• December 19, 1967 Charles Austin, hall of fame track and field athlete, was born in Van Vleck, Texas. He earned his bachelor’s degree in business administration from Southwest Texas University (now Texas State University) in 1991. In 1990, he won the National Collegiate Athletic Association Outdoor Championship in the high jump. Austin participated in the 1992 Barcelona, 1996 Atlanta, and 2000 Sydney Olympic Games, winning the Gold medal and setting an Olympic record which still stands at the 1996 games. He also holds the American record for the high jump. Austin was inducted into the USA Track & Field Hall of Fame in 2012. He currently owns a sports performance and personal training company. Austin published “Head Games: Life’s Greatest Challenge” in 2007.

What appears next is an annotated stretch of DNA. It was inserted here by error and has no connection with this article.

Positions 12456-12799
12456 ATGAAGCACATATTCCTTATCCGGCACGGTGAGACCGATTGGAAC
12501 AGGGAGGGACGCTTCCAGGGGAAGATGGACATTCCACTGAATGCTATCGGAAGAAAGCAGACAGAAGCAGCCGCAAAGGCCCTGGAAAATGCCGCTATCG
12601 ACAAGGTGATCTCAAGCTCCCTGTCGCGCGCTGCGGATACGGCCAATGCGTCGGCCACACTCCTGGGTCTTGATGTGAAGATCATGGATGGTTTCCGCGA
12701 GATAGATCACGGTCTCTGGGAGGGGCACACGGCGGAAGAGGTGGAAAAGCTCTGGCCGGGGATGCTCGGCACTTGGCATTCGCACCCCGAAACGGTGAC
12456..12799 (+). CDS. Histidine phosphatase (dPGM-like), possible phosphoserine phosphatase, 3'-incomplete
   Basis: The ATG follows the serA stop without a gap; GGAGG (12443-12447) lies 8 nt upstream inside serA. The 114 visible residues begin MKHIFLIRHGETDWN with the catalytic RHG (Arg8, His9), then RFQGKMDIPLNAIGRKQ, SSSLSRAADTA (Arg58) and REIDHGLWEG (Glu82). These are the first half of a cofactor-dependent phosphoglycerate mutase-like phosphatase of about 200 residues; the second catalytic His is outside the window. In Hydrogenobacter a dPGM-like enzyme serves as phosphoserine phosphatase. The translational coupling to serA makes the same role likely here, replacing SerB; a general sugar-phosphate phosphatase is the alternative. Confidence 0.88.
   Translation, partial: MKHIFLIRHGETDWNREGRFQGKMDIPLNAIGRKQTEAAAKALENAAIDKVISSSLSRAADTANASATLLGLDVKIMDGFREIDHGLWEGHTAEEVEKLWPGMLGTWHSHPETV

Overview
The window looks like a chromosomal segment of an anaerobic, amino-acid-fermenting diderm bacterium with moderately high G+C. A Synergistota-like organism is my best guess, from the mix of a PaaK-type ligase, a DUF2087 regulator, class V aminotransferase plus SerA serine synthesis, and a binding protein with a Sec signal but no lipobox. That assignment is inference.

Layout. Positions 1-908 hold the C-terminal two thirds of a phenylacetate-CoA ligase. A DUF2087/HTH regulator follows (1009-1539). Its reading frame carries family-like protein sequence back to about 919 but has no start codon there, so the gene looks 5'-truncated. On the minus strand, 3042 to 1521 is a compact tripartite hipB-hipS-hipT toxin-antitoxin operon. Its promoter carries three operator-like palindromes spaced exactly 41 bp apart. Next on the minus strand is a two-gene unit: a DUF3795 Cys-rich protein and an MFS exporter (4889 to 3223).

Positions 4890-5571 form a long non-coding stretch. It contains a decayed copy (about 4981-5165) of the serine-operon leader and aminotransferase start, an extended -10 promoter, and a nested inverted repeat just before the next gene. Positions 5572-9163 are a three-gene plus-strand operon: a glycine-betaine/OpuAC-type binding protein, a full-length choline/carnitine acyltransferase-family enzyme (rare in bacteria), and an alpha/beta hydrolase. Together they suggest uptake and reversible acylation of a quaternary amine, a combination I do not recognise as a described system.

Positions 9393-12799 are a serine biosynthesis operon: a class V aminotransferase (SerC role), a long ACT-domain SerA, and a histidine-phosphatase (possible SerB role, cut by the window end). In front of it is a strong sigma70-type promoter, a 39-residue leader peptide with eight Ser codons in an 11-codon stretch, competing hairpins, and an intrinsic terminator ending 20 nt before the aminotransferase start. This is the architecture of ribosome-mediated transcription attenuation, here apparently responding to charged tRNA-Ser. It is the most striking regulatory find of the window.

• December 19, 1968 President Lyndon B. Johnson presented the Congressional Medal of Honor, America’s highest military decoration, to the family of Matthew Leonard for his actions during the Vietnam War. Leonard was born November 26, 1929 in Eutaw, Alabama. He served in the United States Army during the Korean and Vietnam Wars. On February 28, 1967, Leonard was serving as a platoon sergeant with Company B, 1st Battalion, 16th Infantry, 1st Infantry Division near Suoi Da, South Vietnam when his platoon came under attack. His citation partially reads, “Although the platoon leader and several other key leaders were among the first wounded, P/Sgt. Leonard quickly rallied his men to throw back the initial enemy assaults. During the short pause that followed, he organized a defensive perimeter, redistributed ammunition, and inspired his comrades through his forceful leadership and words of encouragement. Noticing a wounded companion outside of the perimeter, he dragged the man to safety but was struck by a sniper’s bullet which shattered his left hand. Refusing medical attention and continuously exposing himself to the increasing fire as the enemy again assaulted the perimeter, P/Sgt. Leonard moved from position to position to direct the fire of his men against the well camouflaged foe. Under the cover of the main attack, the enemy moved a machine gun into a location where it could sweep the entire perimeter………………..P/Sgt. Leonard rose to his feet, charged the enemy gun, and destroyed the hostile crew despite being hit several times by enemy fire. He moved to a tree, propped himself against it, and continued to engage the enemy until he succumbed to his wounds. His fighting spirit, heroic leadership, and valiant acts inspired the remaining members of his platoon to hold back the enemy until assistance arrived.”